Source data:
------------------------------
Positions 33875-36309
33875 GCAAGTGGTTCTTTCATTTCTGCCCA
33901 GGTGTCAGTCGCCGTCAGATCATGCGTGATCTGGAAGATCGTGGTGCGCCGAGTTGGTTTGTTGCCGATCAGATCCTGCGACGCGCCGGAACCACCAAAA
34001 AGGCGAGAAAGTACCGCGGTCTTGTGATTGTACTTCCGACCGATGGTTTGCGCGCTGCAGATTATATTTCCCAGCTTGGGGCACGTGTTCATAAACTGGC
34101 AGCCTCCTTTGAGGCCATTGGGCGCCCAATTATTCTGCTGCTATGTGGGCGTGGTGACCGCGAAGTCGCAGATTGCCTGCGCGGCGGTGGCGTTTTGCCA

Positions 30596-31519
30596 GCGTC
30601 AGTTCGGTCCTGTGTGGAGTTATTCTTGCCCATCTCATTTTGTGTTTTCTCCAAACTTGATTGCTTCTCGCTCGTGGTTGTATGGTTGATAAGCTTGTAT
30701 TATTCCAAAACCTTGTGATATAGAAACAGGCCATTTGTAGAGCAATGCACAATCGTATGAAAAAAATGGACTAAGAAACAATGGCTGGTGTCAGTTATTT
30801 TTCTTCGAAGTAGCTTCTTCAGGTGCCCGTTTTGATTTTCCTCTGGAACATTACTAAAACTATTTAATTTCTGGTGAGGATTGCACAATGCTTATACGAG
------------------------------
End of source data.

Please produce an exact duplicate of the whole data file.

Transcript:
Positions 33875-36309
33875 GCAAGTGGTTCTTTCATTTCTGCCCA
33901 GGTGTCAGTCGCCGTCAGATCATGCGTGATCTGGAAGATCGTGGTGCGCCGAGTTGGTTTGTTGCCGATCAGATCCTGCGACGCGCCGGAACCACCAAAA
34001 AGGCGAGAAAGTACCGCGGTCTTGTGATTGTACTTCCGACCGATGGTTTGCGCGCTGCAGATTATATTTCCCAGCTTGGGGCACGTGTTCATAAACTGGC
34101 AGCCTCCTTTGAGGCCATTGGGCGCCCAATTATTCTGCTGCTATGTGGGCGTGGTGACCGCGAAGTCGCAGATTGCCTGCGCGGCGGTGGCGTTTTGCCA

Positions 30596-31519
30596 GCGTC
30601 AGTTCGGTCCTGTGTGGAGTTATTCTTGCCCATCTCATTTTGTGTTTTCTCCAAACTTGATTGCTTCTCGCTCGTGGTTGTATGGTTGATAAGCTTGTAT
30701 TATTCCAAAACCTTGTGATATAGAAACAGGCCATTTGTAGAGCAATGCACAATCGTATGAAAAAAATGGACTAAGAAACAATGGCTGGTGTCAGTTATTT
30801 TTCTTCGAAGTAGCTTCTTCAGGTGCCCGTTTTGATTTTCCTCTGGAACATTACTAAAACTATTTAATTTCTGGTGAGGATTGCACAATGCTTATACGAG